I continue into the darkness, slowly clicking the kilometres down. Every one ridden is one closer to my destination and one less to ride tomorrow. I stop again forty minutes later when I’ve had enough of my front light being dipped too low. I can’t really see where the road goes and it’s making me ride slower than I know I could be going. The extra concentration is only adding to my tiredness and because I’m not fully awake I wait until the second time I’ve nearly ridden off the road to actually stop and sort it out. Two minutes is all it takes. Why the hell didn’t I do that half an hour earlier when I knew it was an issue? Exhaustion induced fecklessness. And I already know this won’t be the last stupidity of the night. This needs to be remembered for the Transcon. Light sorted I crack on and much faster pace with the benefit of actually being able to see where I’m going. Idiot.

Not long after this things start to get fuzzy. I cross a wide expanse of thick darkness that is the Loire, somewhere near a castle straight out of Disney, lit up at the end of an avenue to trees along the bank of the river. A sign shows Tours off to the west. All day I’ve been passing signs to large towns and cities I’ve driven through or stayed in before. Along with my shadow this has shown me that I’m working my way down France. I think to myself the last time I drove to Gagnac I stopped and stayed in a hotel in Tours. Why am I riding it non-stop again?

Then follows a dull road. Even in the dark I can tell it would be boring in daylight. It’s more kilometres passing under the wheels, keep pedalling. I cross another river, Le Cher, climb again, bloody hell I’m tired now. I pass a village square and spy a bench. Bed. Garmin says 01:11 and 365km. That’ll do, that’s 100km since dinner five or so hours ago. I lie down on the bench and drift off looking at stars pinpricking the blackness overhead. An hour of fitful sleep later I am awake and cold. It is only now I decide to put on my arm and knee warmers. Idiot. Again.

I ride on and within minutes I’m too warm and wish I hadn’t bothered with the arm warmers, or rather wish I’d bothered with them before I slept. I get comfortable on the aero bars and promptly fall asleep and nearly crash. Fucking hell. I stop in the next village and sleep on a stone step behind a car. Thirty minutes later I set off again. It’s gone four so I know there will be light in the sky in an hour and once the light returns I’ll be fine. Turns out I’m wrong and ten minutes down the road I’m falling asleep again. I decide to sack this off as a lost cause until daylight and find a comfortable looking bit of grass verge to kip down.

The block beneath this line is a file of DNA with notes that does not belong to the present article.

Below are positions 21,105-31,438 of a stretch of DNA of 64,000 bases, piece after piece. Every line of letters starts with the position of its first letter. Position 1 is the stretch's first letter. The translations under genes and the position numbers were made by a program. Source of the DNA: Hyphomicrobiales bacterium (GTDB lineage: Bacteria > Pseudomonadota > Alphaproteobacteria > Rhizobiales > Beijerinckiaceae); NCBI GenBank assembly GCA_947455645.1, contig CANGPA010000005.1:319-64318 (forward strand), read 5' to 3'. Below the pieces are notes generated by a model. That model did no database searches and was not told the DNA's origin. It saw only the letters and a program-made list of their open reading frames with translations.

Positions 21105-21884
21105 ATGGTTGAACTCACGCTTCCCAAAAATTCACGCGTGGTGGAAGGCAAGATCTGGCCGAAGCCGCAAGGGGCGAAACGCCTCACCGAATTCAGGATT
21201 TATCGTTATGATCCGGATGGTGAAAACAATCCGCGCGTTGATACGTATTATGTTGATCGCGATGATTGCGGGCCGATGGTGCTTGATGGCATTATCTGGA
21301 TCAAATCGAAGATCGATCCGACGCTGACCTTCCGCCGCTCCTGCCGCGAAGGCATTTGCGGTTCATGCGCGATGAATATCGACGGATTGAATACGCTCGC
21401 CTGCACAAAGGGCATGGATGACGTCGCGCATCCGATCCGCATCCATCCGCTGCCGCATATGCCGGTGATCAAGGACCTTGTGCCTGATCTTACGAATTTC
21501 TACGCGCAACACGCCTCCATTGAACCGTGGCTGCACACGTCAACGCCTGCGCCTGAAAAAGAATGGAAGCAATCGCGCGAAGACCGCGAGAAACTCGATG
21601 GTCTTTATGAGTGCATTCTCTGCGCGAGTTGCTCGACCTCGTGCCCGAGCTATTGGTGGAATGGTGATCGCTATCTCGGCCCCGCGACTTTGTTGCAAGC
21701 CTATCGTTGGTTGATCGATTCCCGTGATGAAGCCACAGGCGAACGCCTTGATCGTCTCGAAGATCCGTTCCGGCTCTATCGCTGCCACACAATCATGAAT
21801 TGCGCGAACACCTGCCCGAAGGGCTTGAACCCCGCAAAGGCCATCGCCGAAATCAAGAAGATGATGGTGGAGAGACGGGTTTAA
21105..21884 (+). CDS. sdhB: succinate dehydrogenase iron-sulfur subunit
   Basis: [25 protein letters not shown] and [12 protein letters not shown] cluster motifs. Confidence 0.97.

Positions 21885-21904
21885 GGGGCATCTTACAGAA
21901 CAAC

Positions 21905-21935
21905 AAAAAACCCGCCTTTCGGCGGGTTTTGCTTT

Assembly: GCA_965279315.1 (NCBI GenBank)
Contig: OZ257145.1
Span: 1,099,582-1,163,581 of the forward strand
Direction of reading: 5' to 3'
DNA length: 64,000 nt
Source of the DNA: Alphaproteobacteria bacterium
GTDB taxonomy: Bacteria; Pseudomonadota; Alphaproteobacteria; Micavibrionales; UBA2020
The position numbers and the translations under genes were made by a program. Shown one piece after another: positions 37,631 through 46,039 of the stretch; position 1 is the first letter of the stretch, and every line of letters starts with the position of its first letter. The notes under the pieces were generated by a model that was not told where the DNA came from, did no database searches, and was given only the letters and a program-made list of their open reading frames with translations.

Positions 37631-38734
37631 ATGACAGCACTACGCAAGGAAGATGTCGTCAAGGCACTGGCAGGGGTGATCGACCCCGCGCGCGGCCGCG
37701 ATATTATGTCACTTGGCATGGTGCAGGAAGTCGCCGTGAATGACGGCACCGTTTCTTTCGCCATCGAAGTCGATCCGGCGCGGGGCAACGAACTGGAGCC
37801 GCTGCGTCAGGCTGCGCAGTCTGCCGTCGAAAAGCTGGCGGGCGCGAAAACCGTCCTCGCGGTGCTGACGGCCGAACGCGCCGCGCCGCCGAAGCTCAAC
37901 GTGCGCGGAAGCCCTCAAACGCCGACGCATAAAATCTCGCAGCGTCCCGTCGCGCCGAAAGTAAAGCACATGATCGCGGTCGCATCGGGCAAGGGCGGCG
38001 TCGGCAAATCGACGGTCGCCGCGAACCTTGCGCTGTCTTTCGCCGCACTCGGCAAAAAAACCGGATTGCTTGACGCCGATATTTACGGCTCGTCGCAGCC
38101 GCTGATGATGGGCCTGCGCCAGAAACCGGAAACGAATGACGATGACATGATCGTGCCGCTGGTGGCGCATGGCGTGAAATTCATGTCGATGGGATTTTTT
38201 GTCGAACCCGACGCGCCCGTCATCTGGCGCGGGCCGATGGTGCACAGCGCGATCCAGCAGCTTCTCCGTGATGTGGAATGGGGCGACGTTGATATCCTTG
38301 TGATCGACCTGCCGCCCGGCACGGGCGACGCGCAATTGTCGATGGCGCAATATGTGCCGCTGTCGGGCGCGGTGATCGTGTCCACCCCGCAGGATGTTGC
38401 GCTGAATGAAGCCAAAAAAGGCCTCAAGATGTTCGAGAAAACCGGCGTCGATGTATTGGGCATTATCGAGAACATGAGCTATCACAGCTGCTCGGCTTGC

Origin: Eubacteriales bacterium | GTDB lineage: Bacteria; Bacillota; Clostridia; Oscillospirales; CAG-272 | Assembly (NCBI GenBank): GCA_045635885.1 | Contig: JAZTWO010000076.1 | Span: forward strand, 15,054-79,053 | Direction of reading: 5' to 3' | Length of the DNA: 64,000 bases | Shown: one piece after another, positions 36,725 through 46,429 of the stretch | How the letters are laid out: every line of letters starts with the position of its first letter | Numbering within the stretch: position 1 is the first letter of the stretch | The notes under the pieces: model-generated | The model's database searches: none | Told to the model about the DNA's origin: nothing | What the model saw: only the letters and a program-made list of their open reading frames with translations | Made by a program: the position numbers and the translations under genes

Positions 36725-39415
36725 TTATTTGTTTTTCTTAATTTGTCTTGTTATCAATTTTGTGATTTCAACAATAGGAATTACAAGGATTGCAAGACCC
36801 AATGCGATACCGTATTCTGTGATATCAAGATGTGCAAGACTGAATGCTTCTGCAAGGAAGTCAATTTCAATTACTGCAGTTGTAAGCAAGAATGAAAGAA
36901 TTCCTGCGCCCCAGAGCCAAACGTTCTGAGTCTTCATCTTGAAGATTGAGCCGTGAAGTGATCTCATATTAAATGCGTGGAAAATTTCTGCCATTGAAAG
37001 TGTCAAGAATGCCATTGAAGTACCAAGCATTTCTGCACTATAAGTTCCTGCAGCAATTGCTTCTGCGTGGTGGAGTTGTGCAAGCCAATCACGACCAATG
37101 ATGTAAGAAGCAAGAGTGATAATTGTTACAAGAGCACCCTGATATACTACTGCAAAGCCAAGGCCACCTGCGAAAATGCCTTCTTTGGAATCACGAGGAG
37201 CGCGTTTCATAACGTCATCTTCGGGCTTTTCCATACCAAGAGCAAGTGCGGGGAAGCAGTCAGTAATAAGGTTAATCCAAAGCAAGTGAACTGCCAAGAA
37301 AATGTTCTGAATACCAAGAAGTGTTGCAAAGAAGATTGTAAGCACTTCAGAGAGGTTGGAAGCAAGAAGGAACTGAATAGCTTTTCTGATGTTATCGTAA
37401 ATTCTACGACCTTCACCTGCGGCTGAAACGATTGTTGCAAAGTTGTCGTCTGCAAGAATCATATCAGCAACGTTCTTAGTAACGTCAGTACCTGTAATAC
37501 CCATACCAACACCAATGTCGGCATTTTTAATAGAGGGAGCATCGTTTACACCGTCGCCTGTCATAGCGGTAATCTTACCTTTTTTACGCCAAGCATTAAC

I wake up to light in the sky. Brilliant, this will sort me out, but I realise I’m down to half a bottle of water and have no clue as to where I am. I check the distance against my list of towns. Crap, I’m in the middle of one of the bigger gaps on the list, it could be a while before I hit anywhere large enough to have a shop. Hang on, it’s 5am, nothing is going to be open for at least two hours anyway. I might as well ride, keep moving, eventually I’ll find water. Overnight I could tell I was riding through forest and the terrain wasn’t flat but I seem to have woken up to flat fields again. This is OK, I don’t mind flat, I need to get on. I feel like I’ve lost time in the last four hours faffing about neither sleeping or riding properly, and now I’m rationing limited water which also feels like it’s slowing me up. I spot what looks like a cemetery down the road…please be a cemetery. It is! Bottles filled. One is half drunk and topped up. Six am, 410km. Forty five kilometres in 5 hours and barely any sleep. I should have just bedded down for two or three hours and ridden refreshed, rather than dicking about trying not to crash and getting cold.

Ride on, I just need to keep riding. The terrain is starting to change, I pass through a land of lakes and long straight roads. Long straight undulating roads. My drivetrain doesn’t feel right. Keep riding. Stop for a coffee. Wake up. Keep riding. I see hills in the distance. I must be getting near to hills north of Limoges. This is good, Limoges is the last city I pass before Gagnac, once past there it’s the home straight.

The large fields end and the roads wiggle and climb and drop and wiggle some more. This is definitely the start of the hills north of Limoges. I seem to only be climbing. I remember the profile of the route showed a steady inclination from about 450km. Two hundred kilometres and it’ll be predominantly downhill. Two hundred, that’s just a short audax. Crack on. It’s hot. Silly hot and the road keeps going up. I’m definitely slowing. I do some sums. No, it’s all good. I’m well ahead of the slowest possible schedule I can ride and still finish the 700 within the audax allowed time limit. Well it would be all good but my drive train really doesn’t feel right. There is definitely something very wrong with the rear hub and it is starting to piss me off.